On Air Now

Listen

Listen Live Now » 101.9 FM Central Wisconsin

Weather

Current Conditions(Wausau,WI 54403)

More Weather »
34° Feels Like: 28°
Wind: N 7 mph Past 24 hrs - Precip: 0.06”
Current Radar for Zip

Tonight

Partly Cloudy 24°

Tomorrow

Partly Cloudy 48°

Sat Night

Mostly Cloudy 28°

Alerts

Florida, Texas execute men convicted of murders

By Bill Cotterell and Jon Herskovitz

TALLAHASSEE, Fla./AUSTIN, Texas (Reuters) - Florida and Texas executed convicted murderers on Tuesday, with Florida using a new drug in its lethal injection procedure that has been challenged in court by death-row inmates who say it would leave them in extreme pain.

Darius Kimbrough,40, was pronounced dead at the state prison in Starke, Florida, at 6:18 p.m. EST (2318 GMT), 18 minutes after the lethal injection procedure got under way.

The execution of Kimbrough, which followed the rejection of his final appeal by the U.S. Supreme Court, was the 33rd in the United States this year.

Texas shortly after that executed Jamie McCoskey, 49, who was convicted of kidnapping a couple in 1991 in Houston, raping the 19-year-old woman and stabbing her fiancé, Michael Dwyer, 20, to death. McCoskey's was the 15th execution by Texas this year.

The woman, who authorities did not identify because she was a rape victim, survived the assault and identified McCoskey in a police line-up.

Kimbrough was sentenced to die for killing Denise Collins, an aspiring artist, after he broke into her Orlando, Florida, apartment and sexually assaulted her. She was found barely alive on her bathroom floor in October 1991 and died days later.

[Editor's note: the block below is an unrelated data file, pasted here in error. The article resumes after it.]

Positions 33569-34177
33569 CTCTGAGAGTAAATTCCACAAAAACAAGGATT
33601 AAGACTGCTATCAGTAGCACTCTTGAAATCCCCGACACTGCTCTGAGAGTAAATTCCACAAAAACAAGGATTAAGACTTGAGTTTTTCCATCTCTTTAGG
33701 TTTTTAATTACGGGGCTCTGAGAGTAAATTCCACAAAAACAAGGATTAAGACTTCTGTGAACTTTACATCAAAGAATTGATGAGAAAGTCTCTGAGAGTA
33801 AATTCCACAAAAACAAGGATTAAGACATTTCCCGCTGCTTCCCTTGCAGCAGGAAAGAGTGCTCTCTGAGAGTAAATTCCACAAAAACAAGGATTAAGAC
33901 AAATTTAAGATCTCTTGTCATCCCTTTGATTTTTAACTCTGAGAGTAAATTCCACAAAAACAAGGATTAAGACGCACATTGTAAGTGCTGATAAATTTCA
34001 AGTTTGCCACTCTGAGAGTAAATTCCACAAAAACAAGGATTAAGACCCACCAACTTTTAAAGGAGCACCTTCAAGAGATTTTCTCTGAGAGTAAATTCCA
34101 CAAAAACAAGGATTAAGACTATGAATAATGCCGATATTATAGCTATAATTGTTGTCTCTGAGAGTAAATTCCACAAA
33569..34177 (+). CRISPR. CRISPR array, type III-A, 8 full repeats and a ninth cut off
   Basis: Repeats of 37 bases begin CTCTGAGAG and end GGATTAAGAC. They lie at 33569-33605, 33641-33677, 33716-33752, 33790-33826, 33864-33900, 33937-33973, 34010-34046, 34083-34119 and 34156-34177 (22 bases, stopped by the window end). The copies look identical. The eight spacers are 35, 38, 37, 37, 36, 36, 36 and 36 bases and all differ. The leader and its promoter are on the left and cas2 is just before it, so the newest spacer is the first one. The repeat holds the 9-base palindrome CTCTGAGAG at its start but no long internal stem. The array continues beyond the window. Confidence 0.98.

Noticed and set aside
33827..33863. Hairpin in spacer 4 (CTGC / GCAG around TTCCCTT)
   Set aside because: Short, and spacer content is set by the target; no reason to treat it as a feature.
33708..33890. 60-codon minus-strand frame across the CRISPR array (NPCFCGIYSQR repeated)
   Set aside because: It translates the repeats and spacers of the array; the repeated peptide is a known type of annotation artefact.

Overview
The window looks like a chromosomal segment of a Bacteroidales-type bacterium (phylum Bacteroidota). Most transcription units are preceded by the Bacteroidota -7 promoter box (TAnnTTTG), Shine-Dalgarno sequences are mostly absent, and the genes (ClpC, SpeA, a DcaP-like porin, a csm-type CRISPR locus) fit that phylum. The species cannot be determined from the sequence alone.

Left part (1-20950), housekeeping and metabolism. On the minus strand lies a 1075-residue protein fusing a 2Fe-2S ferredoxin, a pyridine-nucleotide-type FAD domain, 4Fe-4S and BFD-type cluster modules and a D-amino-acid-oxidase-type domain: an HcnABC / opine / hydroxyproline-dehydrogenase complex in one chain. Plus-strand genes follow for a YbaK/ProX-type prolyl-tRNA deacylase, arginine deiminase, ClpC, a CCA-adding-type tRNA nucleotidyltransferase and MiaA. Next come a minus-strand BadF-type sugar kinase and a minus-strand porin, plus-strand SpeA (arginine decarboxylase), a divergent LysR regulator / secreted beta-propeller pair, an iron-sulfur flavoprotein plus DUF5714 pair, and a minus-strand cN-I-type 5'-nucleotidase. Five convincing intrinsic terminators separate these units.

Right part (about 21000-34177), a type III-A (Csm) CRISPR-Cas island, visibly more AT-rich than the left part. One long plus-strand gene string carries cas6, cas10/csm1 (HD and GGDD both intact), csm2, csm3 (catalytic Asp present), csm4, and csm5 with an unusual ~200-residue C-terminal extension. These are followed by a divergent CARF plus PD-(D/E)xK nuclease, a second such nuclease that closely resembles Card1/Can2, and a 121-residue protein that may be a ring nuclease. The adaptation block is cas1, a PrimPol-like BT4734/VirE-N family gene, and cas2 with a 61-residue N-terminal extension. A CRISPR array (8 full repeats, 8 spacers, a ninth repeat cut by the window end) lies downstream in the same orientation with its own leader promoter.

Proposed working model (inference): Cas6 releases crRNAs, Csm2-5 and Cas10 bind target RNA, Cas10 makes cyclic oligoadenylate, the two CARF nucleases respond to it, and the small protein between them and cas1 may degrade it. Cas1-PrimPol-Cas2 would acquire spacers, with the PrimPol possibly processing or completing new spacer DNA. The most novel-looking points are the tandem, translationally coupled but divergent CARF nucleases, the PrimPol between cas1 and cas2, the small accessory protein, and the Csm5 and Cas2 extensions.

Kimbrough made a handwritten plea to the Florida Supreme Court questioning the use of DNA evidence in his conviction and a new sedative being used in executions in the state. The high court last week rejected his appeal as did the U.S. Supreme Court.

His execution was the second in Florida using midazolam as the first of three drugs administered in lethal injections.

The sedative, known commercially as Versed and commonly used as sedation for minor procedures, was adopted by Florida officials after the state reported dwindling supplies of pentobarbital, a barbiturate. The shortage was due to a decision by the drug's manufacturer to clamp down on sales for its use in executions, prison officials said.

After the sedative is administered, the prisoner receives a second drug that acts as a paralytic agent and the third drug stops the heart.

Last month, seven Florida death-row inmates sued the state, arguing midazolam was not an anesthetic. A federal court has asked for new complaints to be filed in their legal challenge, which claims the three-drug protocol with midazolam is unconstitutional because it could cause unnecessary suffering.

At the Texas State Prison in Huntsville, McCoskey was executed by lethal injection and was pronounced dead at 6:44 p.m. CST (0044 GMT Wednesday), according to a spokesman from the Texas Department of Criminal Justice.

The department said that in his last statement, McCoskey said: "If I had it to do again I would change Dwyer's parents suffering because I know they are. I know that is not going to eliminate the pain because I have a child."

Texas has executed 507 prisoners since the reinstatement of capital punishment by the U.S. Supreme Court in 1976, the most of any U.S. state.

(Writing by Kevin Gray; Editing by Lisa Shumaker and Maureen Bavdek)

(This Nov. 12 story was refiled to show that lawsuit challenging Florida's new lethal injection procedure is continuing)

Comments